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Speaking to France 2 television, foreign minister Jean-Yves Le Drian gave no indication Paris was prepared to let the crisis die down, using distinctly undiplomatic language towards Australia, the United States and Britain, which is also part of the three-way security pact.

“There has been lying, duplicity, a major breach of trust and contempt,” Le Drian said. “This will not do.”

He described the withdrawal of the ambassadors for the first time in the history of relations with the countries as a “very symbolic” act that aimed “to show how unhappy we are and that there is a serious crisis between us”.

But Australia has rebuffed French accusations of betrayal, with defence minister Peter Dutton insisting Canberra had been “upfront, open and honest” with Paris about its concerns over the deal.

On Sunday, Australian Finance Minister Simon Birmingham said his country had informed the French government “at the earliest available opportunity, before it became public”.

He told national broadcaster ABC that it was “always going to be a difficult decision” to cancel the French deal.

“We don’t underestimate the importance now of... ensuring that we re-establish those strong ties with the French government and counterparts long into the future,” he added, “Because their ongoing engagement in this region is important.”

‘The third wheel’

Le Drian also issued a stinging response to a question over why France had not recalled its ambassador to Britain, which was also part of the security pact that led to the rupture.

“We have recalled our ambassadors to (Canberra and Washington) to re-evaluate the situation. With Britain, there is no need. We know their constant opportunism. So there is no need to bring our ambassador back to explain,” he said.

Of London’s role in the pact under prime minister Boris Johnson, he added with derision: “Britain in this whole thing is a bit like the third wheel.”

NATO would have to take account of what has happened as it reconsiders strategy at a summit in Madrid next year, he added.

France would now prioritize developing an EU security strategy when it takes on the bloc’s presidency at the start of 2022, he said.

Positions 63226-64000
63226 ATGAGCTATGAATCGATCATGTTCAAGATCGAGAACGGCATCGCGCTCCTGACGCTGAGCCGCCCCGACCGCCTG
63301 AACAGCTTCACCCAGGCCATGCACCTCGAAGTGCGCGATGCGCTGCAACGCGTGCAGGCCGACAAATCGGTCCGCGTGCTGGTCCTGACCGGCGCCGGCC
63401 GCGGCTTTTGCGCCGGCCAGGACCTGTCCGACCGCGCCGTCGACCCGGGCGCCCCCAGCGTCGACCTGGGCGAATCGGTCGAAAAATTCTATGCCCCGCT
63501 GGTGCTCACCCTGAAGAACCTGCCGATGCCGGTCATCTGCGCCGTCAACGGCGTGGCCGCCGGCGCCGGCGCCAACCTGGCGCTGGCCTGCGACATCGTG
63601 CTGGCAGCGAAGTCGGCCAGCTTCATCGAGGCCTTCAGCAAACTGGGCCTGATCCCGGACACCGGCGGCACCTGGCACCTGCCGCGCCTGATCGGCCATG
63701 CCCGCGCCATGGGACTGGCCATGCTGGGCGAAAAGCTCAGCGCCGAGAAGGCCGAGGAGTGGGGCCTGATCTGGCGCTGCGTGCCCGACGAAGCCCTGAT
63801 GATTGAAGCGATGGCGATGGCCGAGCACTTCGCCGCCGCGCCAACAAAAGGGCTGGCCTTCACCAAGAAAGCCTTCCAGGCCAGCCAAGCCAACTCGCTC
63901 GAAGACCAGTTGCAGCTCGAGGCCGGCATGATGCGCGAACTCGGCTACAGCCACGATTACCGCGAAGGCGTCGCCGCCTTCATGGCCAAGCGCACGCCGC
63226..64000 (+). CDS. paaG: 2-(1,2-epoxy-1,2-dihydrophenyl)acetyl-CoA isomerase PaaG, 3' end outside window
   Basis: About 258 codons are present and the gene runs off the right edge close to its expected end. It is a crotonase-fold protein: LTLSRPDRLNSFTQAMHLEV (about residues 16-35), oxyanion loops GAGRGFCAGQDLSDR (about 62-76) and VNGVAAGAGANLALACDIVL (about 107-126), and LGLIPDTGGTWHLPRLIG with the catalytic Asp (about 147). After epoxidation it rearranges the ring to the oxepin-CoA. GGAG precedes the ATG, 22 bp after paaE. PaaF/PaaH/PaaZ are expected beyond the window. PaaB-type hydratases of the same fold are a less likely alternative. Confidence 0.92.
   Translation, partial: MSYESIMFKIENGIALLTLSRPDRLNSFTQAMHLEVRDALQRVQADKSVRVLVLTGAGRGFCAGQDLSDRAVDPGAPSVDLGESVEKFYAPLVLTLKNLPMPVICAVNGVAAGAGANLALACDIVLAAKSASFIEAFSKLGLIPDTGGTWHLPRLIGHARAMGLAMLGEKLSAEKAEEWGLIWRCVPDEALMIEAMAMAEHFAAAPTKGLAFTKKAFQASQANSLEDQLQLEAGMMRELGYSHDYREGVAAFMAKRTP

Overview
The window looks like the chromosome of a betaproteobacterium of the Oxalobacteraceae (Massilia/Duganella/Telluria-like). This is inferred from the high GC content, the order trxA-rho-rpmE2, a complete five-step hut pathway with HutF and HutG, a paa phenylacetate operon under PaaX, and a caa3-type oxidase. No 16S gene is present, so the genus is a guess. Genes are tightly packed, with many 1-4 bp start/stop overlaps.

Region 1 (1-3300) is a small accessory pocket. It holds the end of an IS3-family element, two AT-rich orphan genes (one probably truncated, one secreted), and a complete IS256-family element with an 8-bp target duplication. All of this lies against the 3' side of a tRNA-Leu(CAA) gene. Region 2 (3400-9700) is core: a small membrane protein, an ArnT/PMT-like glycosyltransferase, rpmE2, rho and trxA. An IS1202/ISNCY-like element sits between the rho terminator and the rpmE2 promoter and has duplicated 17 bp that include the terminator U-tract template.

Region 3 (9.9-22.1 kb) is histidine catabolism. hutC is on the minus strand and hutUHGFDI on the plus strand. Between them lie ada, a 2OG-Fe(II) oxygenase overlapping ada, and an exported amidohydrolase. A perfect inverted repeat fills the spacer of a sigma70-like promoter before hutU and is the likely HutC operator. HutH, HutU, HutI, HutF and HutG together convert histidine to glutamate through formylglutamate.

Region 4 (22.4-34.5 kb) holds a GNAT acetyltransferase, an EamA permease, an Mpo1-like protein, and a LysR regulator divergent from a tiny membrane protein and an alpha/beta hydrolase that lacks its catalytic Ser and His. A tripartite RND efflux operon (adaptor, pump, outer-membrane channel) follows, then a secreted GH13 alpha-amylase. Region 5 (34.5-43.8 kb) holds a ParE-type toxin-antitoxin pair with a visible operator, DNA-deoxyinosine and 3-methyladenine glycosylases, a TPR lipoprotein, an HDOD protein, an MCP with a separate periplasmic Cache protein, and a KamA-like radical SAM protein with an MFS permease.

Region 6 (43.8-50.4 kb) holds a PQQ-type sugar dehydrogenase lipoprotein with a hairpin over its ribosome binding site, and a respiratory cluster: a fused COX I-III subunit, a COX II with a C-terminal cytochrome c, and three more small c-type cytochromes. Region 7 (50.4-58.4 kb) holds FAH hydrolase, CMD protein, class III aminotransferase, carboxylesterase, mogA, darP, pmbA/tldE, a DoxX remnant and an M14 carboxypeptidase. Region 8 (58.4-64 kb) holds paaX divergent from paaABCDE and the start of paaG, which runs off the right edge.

Admiral Rob Bauer, chair of NATO’s Military Committee, earlier played down the dangers, saying it was not likely to have an impact on “military cooperation” within the alliance.

‘Resolve our differences’

Biden announced the new Australia-US-Britain defence alliance on Wednesday, in a pact widely seen as aimed at countering the rise of China.

It extends American nuclear submarine technology to Australia, as well as cyber-defence, applied artificial intelligence and undersea capabilities.

The move infuriated France, which lost a contract to supply conventional submarines to Australia that was worth Aus $50 billion ($36.5 billion, 31 billion euros) when signed in 2016.

Le Drian has described it as a “stab in the back” and said the behaviour of the Biden administration had been comparable to that of Trump, whose sudden changes in policy long exasperated European allies.

State Department spokesman Ned Price on Saturday stressed the “unwavering” US commitment to its alliance with France.

“We hope to continue our discussion on this issue at the senior level in coming days, including at UNGA next week,” he said, referring to the United Nations General Assembly, which both Le Drian and US Secretary of State Antony Blinken will attend.

Australia has also shrugged off Chinese anger over its decision to acquire the nuclear-powered submarines, while vowing to defend the rule of law in airspace and waters where Beijing has staked hotly contested claims.

Beijing described the new alliance as an “extremely irresponsible” threat to regional stability, questioning Australia’s commitment to nuclear non-proliferation and warning the Western allies that they risked “shooting themselves in the foot”.

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